Peritoneal Dialysis (PD)
Peritoneal Dialysis is the most common method of in-home dialysis, and requires placement of a permanent catheter the abdomen. Using this PD catheter, the space inside the abdomen is filled with a special dialysis fluid called dialysate. Dialysate allows waste, toxins and excess fluid from the blood to pass through the peritoneal membrane, into the dialysis fluid. There is an exchange that takes place – the dialysate that has been in the abdomen is exchanged for new, fresh fluid. Exchanges can be done manually or with a machine called a cycler.
There are two types of peritoneal dialysis:
- Continuous ambulatory peritoneal dialysis (CAPD) - is usually performed in the patient’s home (or at work if in a sterile environment) four times a day for approximately 30 minute intervals.
- Automated peritoneal dialysis (APD) - also known as continuous cycling peritoneal dialysis is performed overnight, while patients sleep using a cycler. Most patients choose this type of dialysis because it allows more freedom during the day.
With this option, your dialysis center will train you and your family to dialyze yourself three to five times per week. You will learn how to place your own needles (self cannulation). Because you can adminster more frequent and/or longer treatments at home, you can have a less restrictive diet.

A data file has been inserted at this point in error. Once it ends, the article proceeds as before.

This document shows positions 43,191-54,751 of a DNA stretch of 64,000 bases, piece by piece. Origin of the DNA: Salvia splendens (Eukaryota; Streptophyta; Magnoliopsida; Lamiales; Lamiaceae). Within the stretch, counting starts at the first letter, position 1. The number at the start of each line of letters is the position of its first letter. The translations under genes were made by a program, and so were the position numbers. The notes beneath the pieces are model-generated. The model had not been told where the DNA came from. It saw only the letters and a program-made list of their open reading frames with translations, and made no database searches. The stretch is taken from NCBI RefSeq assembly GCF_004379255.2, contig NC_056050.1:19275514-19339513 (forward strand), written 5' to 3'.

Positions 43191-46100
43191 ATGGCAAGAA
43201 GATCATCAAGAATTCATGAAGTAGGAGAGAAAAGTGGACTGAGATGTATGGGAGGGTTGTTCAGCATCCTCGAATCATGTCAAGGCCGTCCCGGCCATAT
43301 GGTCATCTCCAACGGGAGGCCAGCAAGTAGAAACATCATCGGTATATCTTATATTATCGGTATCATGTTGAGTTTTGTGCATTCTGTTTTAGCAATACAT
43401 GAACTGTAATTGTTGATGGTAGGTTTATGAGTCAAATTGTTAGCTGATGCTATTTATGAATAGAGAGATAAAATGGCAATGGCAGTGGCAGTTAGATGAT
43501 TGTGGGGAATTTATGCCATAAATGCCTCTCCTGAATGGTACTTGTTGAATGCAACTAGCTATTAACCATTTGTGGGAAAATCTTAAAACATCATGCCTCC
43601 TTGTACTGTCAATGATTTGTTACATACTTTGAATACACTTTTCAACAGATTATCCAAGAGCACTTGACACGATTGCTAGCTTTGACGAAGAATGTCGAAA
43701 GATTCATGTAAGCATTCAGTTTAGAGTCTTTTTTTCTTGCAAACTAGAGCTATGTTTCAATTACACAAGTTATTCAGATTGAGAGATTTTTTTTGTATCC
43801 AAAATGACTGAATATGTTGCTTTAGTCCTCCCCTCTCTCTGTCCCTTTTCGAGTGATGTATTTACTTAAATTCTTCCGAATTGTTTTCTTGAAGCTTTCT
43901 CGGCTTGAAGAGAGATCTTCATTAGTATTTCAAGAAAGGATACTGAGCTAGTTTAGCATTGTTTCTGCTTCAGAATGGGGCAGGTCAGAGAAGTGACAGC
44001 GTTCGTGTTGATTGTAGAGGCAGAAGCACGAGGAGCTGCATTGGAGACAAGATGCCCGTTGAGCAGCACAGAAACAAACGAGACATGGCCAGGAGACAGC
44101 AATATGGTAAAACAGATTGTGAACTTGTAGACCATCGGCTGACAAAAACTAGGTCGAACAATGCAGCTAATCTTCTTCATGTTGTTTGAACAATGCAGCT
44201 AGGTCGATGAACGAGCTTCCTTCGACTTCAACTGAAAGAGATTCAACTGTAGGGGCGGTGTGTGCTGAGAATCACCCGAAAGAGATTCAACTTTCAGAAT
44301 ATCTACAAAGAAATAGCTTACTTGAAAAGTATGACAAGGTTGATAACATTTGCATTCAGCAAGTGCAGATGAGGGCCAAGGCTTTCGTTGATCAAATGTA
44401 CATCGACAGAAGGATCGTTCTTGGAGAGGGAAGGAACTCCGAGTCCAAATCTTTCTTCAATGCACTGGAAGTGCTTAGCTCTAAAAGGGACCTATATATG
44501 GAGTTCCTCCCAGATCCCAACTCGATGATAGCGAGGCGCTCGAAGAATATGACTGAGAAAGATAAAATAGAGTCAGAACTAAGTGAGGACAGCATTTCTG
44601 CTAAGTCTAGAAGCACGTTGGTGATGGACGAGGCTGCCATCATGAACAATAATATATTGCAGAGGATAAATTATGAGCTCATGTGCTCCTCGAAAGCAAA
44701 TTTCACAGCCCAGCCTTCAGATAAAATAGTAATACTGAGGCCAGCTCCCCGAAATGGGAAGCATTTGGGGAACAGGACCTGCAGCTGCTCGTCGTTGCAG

This type of dialysis uses a machine and a device known as a dialyzer to filter toxins and fluid from your blood. Blood is routed to the dialyzer by creating an access point in a blood vessel, usually in the arm. This is accomplished with a minor surgery that must be done ahead of time so it will be ready for use when needed.
Each treatment takes about four hours and is usually needed an average of three times a week. These treatments are usually done at a Renal Ventures Dialysis Center on a regular schedule. Each treatment is administered and monitored by Renal Ventures staff.
Since dialysis has become a commonly administered type of treatment, patients are not required to always receive treatment at the same center. Travel is an option for patients as long as they plan ahead, are able to schedule treatments elsewhere and are healthy enough for travel.